There are so many people sick and so many people dying, I am beginning to lose track.
What does one do when you see people posting, asking for prayers for a loved one, or for themselves, especially when they are coming fast and furious? I try to have a running list, and when I daven (pray), I take time to read it, especially when I light Shabbat candles. But because of the overwhelming number of people in need, I began to worry that I am leaving someone out.
So I made a decision that every time I see a posting or hear of someone in need of prayers, I immediately stop what I am doing and out loud ask G-d to grant them a refuah shalayma, a complete recovery. I also ask that the family of the one in need be given strength to support them through it.
Ideally, one prays for someone sick by invoking their Jewish name and their mother’s Jewish name– for example, Sarah bat Hinda Leah, Sarah, the daughter of Hinda Leah. We use one’s mother’s name because the Talmud says that a mother invokes the attribute of mercy. Drawing upon that quality is what is most needed in times of distress.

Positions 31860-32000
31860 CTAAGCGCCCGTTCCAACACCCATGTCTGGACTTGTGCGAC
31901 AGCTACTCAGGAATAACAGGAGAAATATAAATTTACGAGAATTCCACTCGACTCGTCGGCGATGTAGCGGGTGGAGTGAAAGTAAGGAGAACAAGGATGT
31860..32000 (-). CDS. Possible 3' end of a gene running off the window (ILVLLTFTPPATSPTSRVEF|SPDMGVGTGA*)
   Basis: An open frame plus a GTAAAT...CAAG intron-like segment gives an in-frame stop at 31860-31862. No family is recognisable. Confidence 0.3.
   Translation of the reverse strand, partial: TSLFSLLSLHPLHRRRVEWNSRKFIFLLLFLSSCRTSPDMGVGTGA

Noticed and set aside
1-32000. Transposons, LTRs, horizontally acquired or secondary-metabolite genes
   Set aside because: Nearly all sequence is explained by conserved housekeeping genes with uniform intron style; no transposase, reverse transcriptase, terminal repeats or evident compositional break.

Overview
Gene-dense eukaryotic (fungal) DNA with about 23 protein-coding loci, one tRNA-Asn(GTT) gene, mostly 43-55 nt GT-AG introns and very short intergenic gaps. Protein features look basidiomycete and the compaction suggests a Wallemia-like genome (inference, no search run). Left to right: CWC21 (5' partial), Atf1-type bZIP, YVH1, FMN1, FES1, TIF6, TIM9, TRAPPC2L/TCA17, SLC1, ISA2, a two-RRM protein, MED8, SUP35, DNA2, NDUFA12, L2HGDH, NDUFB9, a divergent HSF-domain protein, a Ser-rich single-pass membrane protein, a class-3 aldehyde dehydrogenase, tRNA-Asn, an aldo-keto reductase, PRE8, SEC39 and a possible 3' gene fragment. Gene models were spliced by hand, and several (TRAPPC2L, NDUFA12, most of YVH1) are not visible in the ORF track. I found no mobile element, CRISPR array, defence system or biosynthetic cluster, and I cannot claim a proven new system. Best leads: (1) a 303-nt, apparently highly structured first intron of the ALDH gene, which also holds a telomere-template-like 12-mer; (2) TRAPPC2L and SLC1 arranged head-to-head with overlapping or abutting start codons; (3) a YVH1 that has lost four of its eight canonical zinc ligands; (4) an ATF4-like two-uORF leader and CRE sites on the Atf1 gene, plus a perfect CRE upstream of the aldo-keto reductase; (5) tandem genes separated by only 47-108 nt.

Interestingly, often when I ask someone for their Jewish name, they might remember, but too often, they do not know their mother’s Jewish name. Increasingly, (and sadly), today many women sometimes cannot remember their own children’s Jewish names. Some people I know ask for prayers for a parent but don’t know their grandmother’s (parent’s mother’s) name. It sometimes takes a picture of a gravestone to finally track it down….
Let us not wait for times of need to know the power of mercy brought into this world by women. Know the names, teach the names….and when you hear of anyone in need, hopefully, they will be able to share the names, the legacy, and the unbroken chain of generations.
Remember — a chain is only as strong as its weakest link.
May G-d grant all those who are struggling today in so many ways complete health, fulfillment, and prosperity.